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Aaron Blunck of the U.S. competes in freestyle skiing.ISSEI KATO

The snow teams in Pyeongchang have done their jobs to perfection, grooming slopes and jumps that have launched some of the most spectacular performances of these Winter Games.

But why ski a groomer if there is epic powder nearby, even if that means cutting out on part of the Olympics?

It's not a tough call if you're the U.S. men's ski halfpipe team. While other Olympians were busy putting in training runs in South Korea, the U.S. skiers spent part of the Olympics in Japan – "Japow" as it's known in the ski community – plunging onto pillows of fresh stuff.

"We decided to skip out on opening ceremonies to ski pow and train in the pipe here in Aormori [sic] Springs!" wrote Aaron Blunck on his Instagram page next to a picture of him tearing through a blizzard of his own creation.

In South Korea, the natural snow outside Olympic venues can be measured in millimetres. At Aomori Spring Ski Resort in northern Japan, the current base is 210 centimetres, total snowfall this year has reached nearly six-and-a-half metres and there is "no competition for the abundant fresh powder," a review promises.

"This must be just like livin' in paradise," Blunck wrote next to another photo of two skiers leaping above an untrammelled powder meadow beneath evergreens laden with snow.

Two of the team members – Alex Ferreira and David Wise – made it to the opening ceremonies, before flying to Japan. Blunck and teammate Torin Yater-Wallace went straight for the powder after completing Olympic registration procedures in South Korea.

Their own event was scheduled late in the Olympics so they didn't miss any practice in Pyeongchang, said Bret Kelly, strength and conditioning coach at U.S. Ski & Snowboard.

Besides, "we just got done with X Games. That's a pretty high pressure situation," Kelly said. To go out and "just ski some powder have some fun, that's what the sport is all about."

Aomori is unusual in Japan in that it has a substantial terrain park, including a large halfpipe, Kelly said.

But it wasn't the pipe that stuck with them.

"It never stopped snowing the entire time I was there," Wise wrote on Instagram, apologetic he hadn't posted more. "I was too busy shredding every moment."

When Yater-Wallace came back to South Korea, he told Kelly: "I just had the best week of my life. And now I'm at the Olympics."

"The skiing was just ridiculous," Kelly said. "They're all obviously insane skiers."

The team made quick work, too, of any notion that chasing fresh turns could hamper their performance.

After the second Olympic qualification run Tuesday, Blunck, Ferreira and Yater-Wallace are one, two and three. "It's just skiing at the end of the day and the only thing I really know, put my heart and soul into and I truly love," Blunck said afterward.

The gold medal final is scheduled for Thursday.

U.S. Ski & Snowboard declined a request to speak about the Japan trip.

But the idea of Olympians jetting out to chase powder has already added to the myth of an unrivalled group. Wise, the defending Olympic champion won gold at the January X Games in Aspen, followed by Ferreira and Yater-Wallace.

When Josh Loubek heard they went to Japan during the Olympics, "I thought that was the coolest thing," he said. Loubek is one of the deans of the sport; he was the head judge for slopestyle and ski halfpipe at the Sochi Games.

The men's team are "very calculated and incredibly trained athletes, just like everyone else at the Olympics," he said.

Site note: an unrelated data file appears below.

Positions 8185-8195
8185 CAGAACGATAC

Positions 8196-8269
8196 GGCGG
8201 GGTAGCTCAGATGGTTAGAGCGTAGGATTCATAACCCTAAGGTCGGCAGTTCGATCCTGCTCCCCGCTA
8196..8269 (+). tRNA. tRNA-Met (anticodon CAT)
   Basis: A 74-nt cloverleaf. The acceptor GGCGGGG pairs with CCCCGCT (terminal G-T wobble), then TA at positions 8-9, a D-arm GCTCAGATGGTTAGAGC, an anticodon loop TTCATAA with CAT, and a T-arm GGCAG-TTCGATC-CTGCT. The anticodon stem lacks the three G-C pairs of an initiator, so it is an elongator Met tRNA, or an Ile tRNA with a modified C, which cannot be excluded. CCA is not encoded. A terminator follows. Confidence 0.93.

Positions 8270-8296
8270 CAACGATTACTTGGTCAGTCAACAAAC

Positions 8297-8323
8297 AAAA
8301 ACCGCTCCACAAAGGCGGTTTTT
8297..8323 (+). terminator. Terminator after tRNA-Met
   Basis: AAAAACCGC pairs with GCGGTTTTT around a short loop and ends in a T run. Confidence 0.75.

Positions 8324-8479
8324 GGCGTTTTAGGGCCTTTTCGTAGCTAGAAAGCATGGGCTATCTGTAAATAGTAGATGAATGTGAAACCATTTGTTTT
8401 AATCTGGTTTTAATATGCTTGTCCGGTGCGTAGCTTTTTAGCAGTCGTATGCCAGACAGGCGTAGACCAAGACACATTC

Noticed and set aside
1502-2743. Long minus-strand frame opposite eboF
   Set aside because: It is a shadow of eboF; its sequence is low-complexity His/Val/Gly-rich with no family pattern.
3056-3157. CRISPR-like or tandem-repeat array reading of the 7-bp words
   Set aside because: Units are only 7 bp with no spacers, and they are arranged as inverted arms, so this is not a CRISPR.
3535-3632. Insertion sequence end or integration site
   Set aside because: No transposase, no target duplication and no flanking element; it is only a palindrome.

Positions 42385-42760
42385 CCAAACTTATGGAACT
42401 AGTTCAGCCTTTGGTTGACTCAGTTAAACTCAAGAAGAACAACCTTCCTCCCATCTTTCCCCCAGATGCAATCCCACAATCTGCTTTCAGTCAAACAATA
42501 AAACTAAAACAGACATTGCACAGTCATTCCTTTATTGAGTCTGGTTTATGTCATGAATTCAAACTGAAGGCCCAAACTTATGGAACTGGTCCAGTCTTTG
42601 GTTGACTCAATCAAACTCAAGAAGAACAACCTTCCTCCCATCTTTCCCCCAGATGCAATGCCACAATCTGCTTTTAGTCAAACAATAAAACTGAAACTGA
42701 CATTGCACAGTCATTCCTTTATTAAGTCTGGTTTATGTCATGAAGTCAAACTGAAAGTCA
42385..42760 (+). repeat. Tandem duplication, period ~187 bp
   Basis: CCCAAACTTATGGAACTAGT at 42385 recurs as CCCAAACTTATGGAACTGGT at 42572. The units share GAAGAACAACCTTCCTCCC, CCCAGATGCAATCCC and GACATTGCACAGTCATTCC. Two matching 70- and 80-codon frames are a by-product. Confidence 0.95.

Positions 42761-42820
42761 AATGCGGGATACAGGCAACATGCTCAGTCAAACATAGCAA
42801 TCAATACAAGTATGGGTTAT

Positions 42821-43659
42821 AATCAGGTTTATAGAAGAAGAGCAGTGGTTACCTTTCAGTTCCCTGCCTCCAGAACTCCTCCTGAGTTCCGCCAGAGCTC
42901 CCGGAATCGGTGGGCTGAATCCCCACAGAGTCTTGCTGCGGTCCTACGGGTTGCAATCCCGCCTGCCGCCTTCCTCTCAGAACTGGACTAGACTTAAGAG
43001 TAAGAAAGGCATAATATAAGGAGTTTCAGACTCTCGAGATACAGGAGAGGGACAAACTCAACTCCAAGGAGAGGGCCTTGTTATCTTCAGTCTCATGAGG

But who could resist northern Japan when it's just a little more than 1,000 kilometres from Pyeongchang?

"Number one, Japan is like 'Japow' is what everyone calls it," said Loubek. "It's the new frontier for powder skiing. So it's a legendary place to go. It is kind of that sacred feeling of getting out there into a different culture and skiing really deep powder and getting yourself into a really cool place."

In other disciplines, years of gruelling training for elite performance – 10,000 laps to perfect a speed skating stroke – can bleed the love out of sport. Some Olympians struggle to describe what they do as fun. Not so in freestyle.

"Of all the sports that are in the Olympics, skiing and snowboarding are not really sports. They're more culture," said Mike Rogge, a ski writer and director who is a former managing editor of Powder magazine.

"Tell me when is the last time someone quit being a lawyer and moved to a frozen pond so they can find their ice skating passion? That doesn't really happen. People don't drop everything when they're 50 and hope to retire to a hockey town," he said.

Still, the rigours of Olympic competition have also had their effect on freestyle, a sport rooted in free expression whose skiers now approach competition with formal strategizing.

Before a big competition day, Canadian skier Cassie Sharpe and her team will write "on paper and really set this is run one, this is run two, this is run three."

"Obviously in the moment it can change. But we have a general idea," she said.

Even on training runs, the tricks are discussed ahead of time. "You've got it fully planned out just so you don't wear yourself out and it's not too mentally draining, either," she said.

The Canadian men's ski halfpipe team made its own stop en route to the Olympics, landing in Hawaii for a few days. But they didn't surf. The team cited "injury management."

It's all serious enough that getting onto some fresh snow is something most Olympians in Pyeongchang can only dream about.

"I mean, that's what Canada is for," said Sharpe.

She waxed wistful about a "powder pipe day" she remembered in Calgary. "It was incredible and so that's good for the soul," she said, speaking the day before her gold-medal run.

"But when we come out here, we know that it's business."

– with a report from Carrie Tait

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